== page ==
So, here are a few things to keep in mind if you want to be a live sound engineer your clients genuinely love.

Sound Engineer Tips

In my experience, the following tips are the most crucial to making every gig a success.

Pay Attention

It doesn’t do you or your client any good if you “set and forget”.

Sometimes, there are gigs where you can literally set the faders and EQ and never need to change a thing for the remainder of the performance. But that doesn’t mean you can set the board (and your mind) on autopilot.

A lot of singer-songwriter shows may allow you to walk away from the soundboard after initial setup, but when it comes to bands – especially bands that are made up of three or more members – you should be keeping a constant watch on the stage, so you can make adjustments on the fly.

You never know when the guitarist might need an extra boost for her solo.

This communicates care. Your client wants to know you care about your work and their sound, and when you can demonstrate you do, they will love you for it.

Be sensitive to the artist or band you’re doing sound for. They may have multi-instrumentalists that needs to switch out instruments from one song to another. They may have multiple vocalists within the group, even if there’s one primary singer.

Sometimes, you’ll need to adjust on the fly.

If you simply aren’t sure, talk to the band beforehand and get a sense of what they’re going to be doing for the show.

Use Your Ears

It’s a great idea to get your education in sound engineering. But if you do “everything by the books”, your education is all for naught.

Fundamentally, sound engineering is about how things sound, and regardless of what your training has taught you, setting certain instruments at specific thresholds without listening to the overall mix will get you in trouble.

Some musicians are exactly the same way – they practice in a room all day, only to show up on stage “without an ear”. Sure, they can play, but they’ve lost all sensitivity to the music!

By all means, take advantage of what you’ve learned in school, especially when cutting frequencies to eliminate feedback. But don’t be a slave to your education!

It’s dangerous to assume that every situation will be exactly the same, because most of the time, the rooms and the gear will change from one gig to another.

Even if you’re using the same gear, the weather, the environment, and sometimes the band may not remain a constant, so you must match the sound to the situation.

Sometimes this will go against your instincts, and sometimes you will find that what shouldn’t work does! I’m speaking from experience here.

So, do yourself and your clients a favor by leveraging both your experience and your ear! You’re a sound engineer, remember? If you can’t hear the mix, you’re not going to do a great job no matter how many years of education you have behind you.

Stay Open to Feedback

Sometimes education and training can puff us up and make us proud.

It’s great to have confidence in yourself and your work, but if it gets in the way of taking feedback, it’s a weakness rather than a strength.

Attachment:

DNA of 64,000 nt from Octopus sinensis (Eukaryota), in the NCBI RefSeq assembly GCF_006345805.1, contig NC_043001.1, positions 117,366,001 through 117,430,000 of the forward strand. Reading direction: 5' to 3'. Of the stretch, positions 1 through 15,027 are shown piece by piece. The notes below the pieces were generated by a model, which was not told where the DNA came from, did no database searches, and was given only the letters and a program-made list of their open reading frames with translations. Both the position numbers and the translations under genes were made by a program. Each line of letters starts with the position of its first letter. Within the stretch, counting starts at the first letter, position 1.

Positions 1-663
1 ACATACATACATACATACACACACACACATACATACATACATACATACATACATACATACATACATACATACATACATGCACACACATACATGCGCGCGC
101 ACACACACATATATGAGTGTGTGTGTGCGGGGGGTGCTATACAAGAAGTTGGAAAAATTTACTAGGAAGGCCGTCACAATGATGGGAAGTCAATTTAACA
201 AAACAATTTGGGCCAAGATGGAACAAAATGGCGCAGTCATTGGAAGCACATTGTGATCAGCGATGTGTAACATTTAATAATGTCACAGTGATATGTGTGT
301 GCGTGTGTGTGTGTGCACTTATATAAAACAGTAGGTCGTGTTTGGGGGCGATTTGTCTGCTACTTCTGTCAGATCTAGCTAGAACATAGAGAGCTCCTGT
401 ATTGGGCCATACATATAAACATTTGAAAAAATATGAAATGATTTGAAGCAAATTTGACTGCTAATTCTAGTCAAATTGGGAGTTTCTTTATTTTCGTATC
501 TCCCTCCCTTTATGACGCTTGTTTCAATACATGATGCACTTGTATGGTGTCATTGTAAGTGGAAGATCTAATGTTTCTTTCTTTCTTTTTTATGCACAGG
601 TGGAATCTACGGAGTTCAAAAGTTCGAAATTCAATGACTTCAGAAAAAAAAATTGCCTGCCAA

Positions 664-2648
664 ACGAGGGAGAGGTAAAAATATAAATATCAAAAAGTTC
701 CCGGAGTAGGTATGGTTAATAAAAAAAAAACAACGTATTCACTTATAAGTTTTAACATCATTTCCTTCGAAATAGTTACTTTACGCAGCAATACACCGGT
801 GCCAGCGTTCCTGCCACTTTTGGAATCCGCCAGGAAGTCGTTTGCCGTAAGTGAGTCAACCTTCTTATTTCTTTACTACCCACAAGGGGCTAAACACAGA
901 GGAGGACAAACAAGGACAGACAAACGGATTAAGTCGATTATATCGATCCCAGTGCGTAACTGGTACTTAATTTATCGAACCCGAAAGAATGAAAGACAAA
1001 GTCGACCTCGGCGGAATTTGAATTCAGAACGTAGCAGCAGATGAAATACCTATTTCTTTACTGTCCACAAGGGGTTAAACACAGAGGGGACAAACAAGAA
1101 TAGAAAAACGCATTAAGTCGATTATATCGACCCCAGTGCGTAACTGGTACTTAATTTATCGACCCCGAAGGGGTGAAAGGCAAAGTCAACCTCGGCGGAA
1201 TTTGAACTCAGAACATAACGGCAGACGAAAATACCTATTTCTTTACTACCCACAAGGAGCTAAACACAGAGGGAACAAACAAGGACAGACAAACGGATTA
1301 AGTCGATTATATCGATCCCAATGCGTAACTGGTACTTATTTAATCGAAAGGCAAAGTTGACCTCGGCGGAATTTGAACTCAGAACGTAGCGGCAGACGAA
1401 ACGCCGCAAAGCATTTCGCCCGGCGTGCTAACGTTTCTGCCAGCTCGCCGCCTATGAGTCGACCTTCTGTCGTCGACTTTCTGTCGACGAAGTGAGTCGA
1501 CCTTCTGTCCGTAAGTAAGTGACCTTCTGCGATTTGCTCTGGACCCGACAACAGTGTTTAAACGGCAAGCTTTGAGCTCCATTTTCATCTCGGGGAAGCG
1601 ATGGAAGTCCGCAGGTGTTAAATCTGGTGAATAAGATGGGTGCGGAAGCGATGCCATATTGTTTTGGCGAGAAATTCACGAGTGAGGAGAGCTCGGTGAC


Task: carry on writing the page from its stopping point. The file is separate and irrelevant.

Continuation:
Sound is subjective. That may not be what you learned in school, but running sound isn’t just a science – it’s the practice of shaping an experience.

Have you ever been to a show where the sound ruined the experience? Hopefully, you have, because that instance should show you what can happen when you aren’t hearing what others are!

Now, don’t get me wrong – you can’t please everyone, nor should you try. But you can’t ignore smoke signals, because they could be indicative of fires that need to be put out.

The band will have their own thoughts, and the audience will have their own thoughts too. There’s always a delicate balance of trying to make everyone happy.

You don’t need to accept all criticism launched at you, but do keep in mind that feedback could be revealing weaknesses within your game.

Other Common Questions

In this section, we’d like to address other common questions related to sound engineering.

What do Sound Engineers Get Paid? What is Their Salary?

According to PayScale, sound engineers in Canada, on average, get paid $19.65 per hour.

Glassdoor tells us that sound engineers receive $34,922 as an average base pay.

In my experience, you can easily command $50 per hour, independently, if you’ve got some experience under your belt.

But just know that you won’t be working all the time, and when you’ve got a business model that resembles that of a mechanic or a plumber, you’ve got to charge more per hour than minimum wage.

What does a Live Sound Engineer do?

A live sound engineer is typically responsible for mixing the artist or band for a concert performance. This means manipulating the overall levels of each voice and instrument, tweaking EQ (equalization) to achieve the ideal sound, and adding specific effects to specific tracks using a sound console.

A live sound engineer’s duties may extend to:

  • Bringing and setting up the necessary gear
  • Running cables to microphones
  • Setting up mic stands and microphone positions
  • Swapping batteries in wireless units
  • Communicating with the artist or band and understanding their needs
  • Playing sound effects or sound cues at specific times
  • Recording the performance
  • Packing up the gear and teardown
  • Pulling the curtain

I’ve had gigs where I had to do all the above and more!

Final Thoughts on Being a Live Sound Engineer

If you have the desire to do a great job for your clients, remember to stay flexible in your approach. It isn’t just about twiddling a few knobs and pushing a few faders – it’s about having a great attitude, being willing to experiment, and making sure you’re meeting the needs of your clients.

What do you think? Is there anything else sound engineers should know? Do you have any additional tips for them?

Let us know in the comments below!

Top 10 Social Media Sites for Musicians to Focus on [INFOGRAPHIC]

Top 10 Social Media Sites for Musicians to Focus on [INFOGRAPHIC]